Refugees in Their Own Country
A small hut of wood and bamboo: Daw Myig Tung Kaw and her family have only a few square metres of living space. She knows that they are lucky: their modest accommodations offer them safety – and even a bit of privacy. Daw Myig’s family belongs to one of the ethnic minorities in the multi-ethnic country of Myanmar and has been displaced within its homeland. This fate is currently shared by approximately 130,000 people.
Daw Myig had to leave her village head over heels in July 2011, when the violent confrontations between the rebel army fighting for more independence for their ethnic group and the government troops escalated. The villagers first fled to the surrounding forests and waited for the situation to de-escalate. They waited in vain. The military occupied their houses, leaving the smallholders to make their way toward an uncertain future.
Refugees & Migration
They were finally accepted into a refugee camp in the city of Bhamo. Here, and at 40 other locations in eleven districts of the regions of Kachin and Northern Shan State, Welthungerhilfe and its local partner organisation Metta Development Foundation are providing basic aid to more than 15,000 internally displaced persons (IDP), preparing them for a future return to their home communities.
“We promote the people’s independence and support them in, for example, opening a kiosk or taking up pig farming,” explains Project Coordinator Lukas Frohofer. With a viable business idea and a well-conceived business plan, entrepreneurs can apply for micro-loans from a specially established fund. More than 1000 small enterprises are expected to receive such support over time.
- Most camp residents are farmers who were able to make a living from the crops that they grew in their fields. Now, they depend on humanitarian assistance. Welthungerhilfe distributes food rations containing rice, legumes, cooking oil and salt.
- When many people live together in cramped conditions, infectious diseases can spread quickly. For this reason, Welthungerhilfe is offering comprehensive information sessions and distributing hygiene articles.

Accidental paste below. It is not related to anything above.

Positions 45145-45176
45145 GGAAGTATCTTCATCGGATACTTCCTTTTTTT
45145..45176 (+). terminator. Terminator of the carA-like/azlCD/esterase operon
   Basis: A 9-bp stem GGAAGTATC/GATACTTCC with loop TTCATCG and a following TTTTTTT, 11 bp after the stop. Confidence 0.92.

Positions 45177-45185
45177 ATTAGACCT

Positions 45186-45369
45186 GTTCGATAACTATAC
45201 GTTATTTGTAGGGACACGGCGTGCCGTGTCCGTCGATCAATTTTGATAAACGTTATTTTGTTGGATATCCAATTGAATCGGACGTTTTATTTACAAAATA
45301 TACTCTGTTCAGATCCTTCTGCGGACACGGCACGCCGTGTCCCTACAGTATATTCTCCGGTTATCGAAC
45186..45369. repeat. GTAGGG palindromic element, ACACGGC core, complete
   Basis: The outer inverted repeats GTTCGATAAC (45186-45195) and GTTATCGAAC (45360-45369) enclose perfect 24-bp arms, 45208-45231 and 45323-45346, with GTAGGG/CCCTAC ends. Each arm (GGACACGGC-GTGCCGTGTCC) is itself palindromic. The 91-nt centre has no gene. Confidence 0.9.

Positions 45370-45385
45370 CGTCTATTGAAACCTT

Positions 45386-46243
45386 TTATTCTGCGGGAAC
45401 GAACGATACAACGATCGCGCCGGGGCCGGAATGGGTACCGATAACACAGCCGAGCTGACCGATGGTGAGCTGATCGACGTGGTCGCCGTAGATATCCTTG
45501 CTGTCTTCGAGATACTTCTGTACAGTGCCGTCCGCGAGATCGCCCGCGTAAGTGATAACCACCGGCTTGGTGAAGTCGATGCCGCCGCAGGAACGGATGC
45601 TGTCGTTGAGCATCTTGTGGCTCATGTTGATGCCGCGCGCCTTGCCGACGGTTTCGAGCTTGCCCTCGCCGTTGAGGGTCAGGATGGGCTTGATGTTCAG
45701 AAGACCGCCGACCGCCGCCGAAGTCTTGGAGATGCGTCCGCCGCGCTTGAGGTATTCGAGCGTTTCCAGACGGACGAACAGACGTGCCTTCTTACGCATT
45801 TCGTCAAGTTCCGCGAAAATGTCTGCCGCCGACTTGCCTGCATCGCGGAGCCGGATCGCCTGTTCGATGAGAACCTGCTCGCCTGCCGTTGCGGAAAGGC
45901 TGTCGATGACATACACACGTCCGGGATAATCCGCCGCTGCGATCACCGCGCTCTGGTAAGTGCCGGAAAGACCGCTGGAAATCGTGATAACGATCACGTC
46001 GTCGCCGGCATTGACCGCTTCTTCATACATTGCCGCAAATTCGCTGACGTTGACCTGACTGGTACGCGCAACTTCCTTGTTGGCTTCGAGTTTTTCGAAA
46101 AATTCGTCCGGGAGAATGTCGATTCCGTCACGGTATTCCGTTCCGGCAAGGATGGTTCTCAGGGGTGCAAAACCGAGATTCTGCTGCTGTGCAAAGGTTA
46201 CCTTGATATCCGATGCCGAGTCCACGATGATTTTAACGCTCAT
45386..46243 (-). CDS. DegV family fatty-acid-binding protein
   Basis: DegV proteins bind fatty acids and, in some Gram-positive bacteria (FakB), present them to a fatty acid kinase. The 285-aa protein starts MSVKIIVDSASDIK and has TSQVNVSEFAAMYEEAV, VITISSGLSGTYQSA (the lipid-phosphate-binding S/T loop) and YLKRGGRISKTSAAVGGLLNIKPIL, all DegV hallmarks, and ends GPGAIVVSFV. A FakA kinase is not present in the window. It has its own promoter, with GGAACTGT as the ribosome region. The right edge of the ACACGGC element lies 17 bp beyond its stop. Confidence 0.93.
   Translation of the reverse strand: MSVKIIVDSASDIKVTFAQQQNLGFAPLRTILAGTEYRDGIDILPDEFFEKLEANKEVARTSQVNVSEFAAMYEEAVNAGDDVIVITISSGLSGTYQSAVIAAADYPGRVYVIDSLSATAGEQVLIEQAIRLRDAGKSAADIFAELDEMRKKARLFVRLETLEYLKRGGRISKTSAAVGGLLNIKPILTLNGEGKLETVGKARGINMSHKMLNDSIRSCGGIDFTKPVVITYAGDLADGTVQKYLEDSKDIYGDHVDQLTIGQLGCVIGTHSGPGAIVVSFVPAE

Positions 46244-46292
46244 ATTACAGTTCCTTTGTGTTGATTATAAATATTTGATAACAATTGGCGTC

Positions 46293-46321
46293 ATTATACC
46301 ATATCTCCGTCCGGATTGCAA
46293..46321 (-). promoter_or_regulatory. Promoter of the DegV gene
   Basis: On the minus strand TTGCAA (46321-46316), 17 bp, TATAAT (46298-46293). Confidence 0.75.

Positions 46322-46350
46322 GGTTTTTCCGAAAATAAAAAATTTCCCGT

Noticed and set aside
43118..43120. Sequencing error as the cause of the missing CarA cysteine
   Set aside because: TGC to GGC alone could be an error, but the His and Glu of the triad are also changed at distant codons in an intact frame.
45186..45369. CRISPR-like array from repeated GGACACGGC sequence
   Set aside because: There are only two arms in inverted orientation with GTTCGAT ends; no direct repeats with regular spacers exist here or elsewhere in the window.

- Very few IDP find employment in the host communities. Everyday life in the camps is monotonous and frustrating. Classes on improved agricultural cultivation methods, animal husbandry and financial management offer new professional prospects.
- Vocational training offers prospects to young people. Their chances of finding employment were quite poor before now. Welthungerhilfe is currently arranging for more than 300 of them to be trained in local businesses, accepting the costs for education supplies and sessions and looking after the trainees during their apprenticeship.
Everyone Longs for Peace
The violent confrontations and the subsequent displacements have left deep scars. These are exacerbated by the cramped conditions in the camps, which also strain the host communities’ already scarce resources. Under expert care, victims can learn to process their experiences and simultaneously acquire conflict management strategies. Local residents are expressly invited to participate as well. Courses and training sessions are also being offered to all interested parties on the topics of violence against women, human rights, international law, disaster prevention and landmine protection.
When people will be able to return to their villages depends on the peace treaty negotiations. Not all conflict parties have signed yet. As soon as that happens, damaged schools, community centres and water supply systems will be rebuilt – fulfilling Daw Myig's fondest wish as well.